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    Jeanne L. Schroeder, Unnatural Rights - Hegel and intellectual property

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    Johnathan R. Razorback
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    Date d'inscription : 12/08/2013
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    Jeanne L. Schroeder, Unnatural Rights - Hegel and intellectual property

    Message par Johnathan R. Razorback le Ven 22 Jan - 21:14

    http://papers.ssrn.com/sol3/papers.cfm?abstract_id=518182

    "Many proponents of intellectual property law seek refuge in a personality theory of property associated with G.W.F. Hegel. This theory seems to protect intellectual property from potential attacks by a utilitarian analysis. Famously, utilitarianism does not believe in natural rights2 and recognizes property only contingently insofar as it furthers society’s goals of utility or wealth maximization. Personality theory, in contrast, supposedly offers a principled argument that property, in general, and intellectual property, specifically, must be recognized by a just state, regardless of efficiency considerations. Personality theory also seems to protect intellectual property from assault by critics who maintain that it is not a form of “true” property at all."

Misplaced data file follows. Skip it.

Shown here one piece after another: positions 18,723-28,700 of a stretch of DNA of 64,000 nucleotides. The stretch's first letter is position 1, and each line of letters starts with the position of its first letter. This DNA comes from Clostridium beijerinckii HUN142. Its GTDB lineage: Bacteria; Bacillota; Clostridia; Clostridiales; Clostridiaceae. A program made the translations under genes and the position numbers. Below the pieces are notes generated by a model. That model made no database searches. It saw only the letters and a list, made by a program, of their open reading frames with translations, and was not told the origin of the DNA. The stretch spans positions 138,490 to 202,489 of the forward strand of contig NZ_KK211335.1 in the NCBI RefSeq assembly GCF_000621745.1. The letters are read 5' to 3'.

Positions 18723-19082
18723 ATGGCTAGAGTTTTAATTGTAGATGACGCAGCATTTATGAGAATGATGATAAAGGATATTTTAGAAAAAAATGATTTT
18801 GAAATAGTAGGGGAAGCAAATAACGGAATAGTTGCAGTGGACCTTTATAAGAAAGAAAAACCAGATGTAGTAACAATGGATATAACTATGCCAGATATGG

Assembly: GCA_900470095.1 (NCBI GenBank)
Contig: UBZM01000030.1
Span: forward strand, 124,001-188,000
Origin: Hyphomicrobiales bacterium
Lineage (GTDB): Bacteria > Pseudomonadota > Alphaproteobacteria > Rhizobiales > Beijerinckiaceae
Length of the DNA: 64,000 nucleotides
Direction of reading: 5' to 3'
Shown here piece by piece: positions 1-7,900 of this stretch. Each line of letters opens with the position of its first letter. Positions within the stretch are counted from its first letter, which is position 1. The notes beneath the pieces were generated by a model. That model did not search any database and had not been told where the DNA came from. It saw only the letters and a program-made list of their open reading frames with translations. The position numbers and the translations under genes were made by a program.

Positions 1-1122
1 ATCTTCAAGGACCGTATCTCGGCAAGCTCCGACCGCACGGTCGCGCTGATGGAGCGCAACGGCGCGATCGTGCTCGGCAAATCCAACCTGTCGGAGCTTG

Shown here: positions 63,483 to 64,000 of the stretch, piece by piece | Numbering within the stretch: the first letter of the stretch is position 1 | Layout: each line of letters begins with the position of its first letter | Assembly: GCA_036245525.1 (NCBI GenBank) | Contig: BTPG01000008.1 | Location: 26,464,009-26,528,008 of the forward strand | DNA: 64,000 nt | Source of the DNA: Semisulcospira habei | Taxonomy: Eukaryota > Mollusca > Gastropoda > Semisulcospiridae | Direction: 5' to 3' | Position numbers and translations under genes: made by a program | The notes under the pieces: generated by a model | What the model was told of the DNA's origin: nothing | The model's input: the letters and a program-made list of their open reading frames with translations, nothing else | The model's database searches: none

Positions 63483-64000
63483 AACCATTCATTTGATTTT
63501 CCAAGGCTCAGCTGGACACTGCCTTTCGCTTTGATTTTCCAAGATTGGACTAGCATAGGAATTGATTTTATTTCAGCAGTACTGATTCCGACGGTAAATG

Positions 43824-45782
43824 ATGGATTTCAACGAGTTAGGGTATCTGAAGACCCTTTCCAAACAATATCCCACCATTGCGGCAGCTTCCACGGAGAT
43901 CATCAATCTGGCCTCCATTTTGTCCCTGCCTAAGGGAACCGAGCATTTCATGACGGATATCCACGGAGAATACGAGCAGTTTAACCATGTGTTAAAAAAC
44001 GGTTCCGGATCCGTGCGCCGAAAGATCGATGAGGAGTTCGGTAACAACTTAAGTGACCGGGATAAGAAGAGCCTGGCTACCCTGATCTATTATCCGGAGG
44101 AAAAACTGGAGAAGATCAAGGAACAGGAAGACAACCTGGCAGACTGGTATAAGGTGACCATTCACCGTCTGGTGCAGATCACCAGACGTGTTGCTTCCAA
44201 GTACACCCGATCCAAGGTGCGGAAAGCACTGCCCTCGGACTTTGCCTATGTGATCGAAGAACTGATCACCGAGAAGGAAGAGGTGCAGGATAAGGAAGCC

"Hegel is often cited by personality theorists, but almost always incorrectly. In this Article I seek to save Hegel’s analysis of property from the misperceptions of its well-meaning proponents. I believe that the version of the personality theory of property that dominates in American intellectual property scholarship is imbued by a romanticism that is completely antithetic to Hegel’s project."

    "It is true that Hegel thinks that a modern constitutional state should establish a minimal private property regime because property plays a role in the constitution of personality."

    "However, it is not true that Hegel ascribes any special role to intellectual property. As such, Hegel’s theory can not be used to support the proposition that the state must recognize intellectual property claims. Rather, Hegel would argue that should the state in its discretion decide to establish an intellectual property regime, it would be coherent to conceptualize it in terms of property principles."

    "Surprisingly, although Hegel thinks that property is necessary for a certain conception of personhood, he leaves to practical reason the decision as to what specific property rights a state should adopt. In contrast to a widespread misconception, Hegel completely rejects any concept of natural law generally, and any natural right of property, specifically. Jeremy Bentham, the founder of modern utilitarianism, thought that the very concept of natural rights was “nonsense on stilts”. Hegel goes a step further and considers the expression “natural rights” to be an oxymoron. To Hegel, nature is unfree and
    legal rights are artificial constructs created as a means of actualizing freedom by escaping the causal chains of nature. Consequently, rights are not merely not natural, they are unnatural
    ."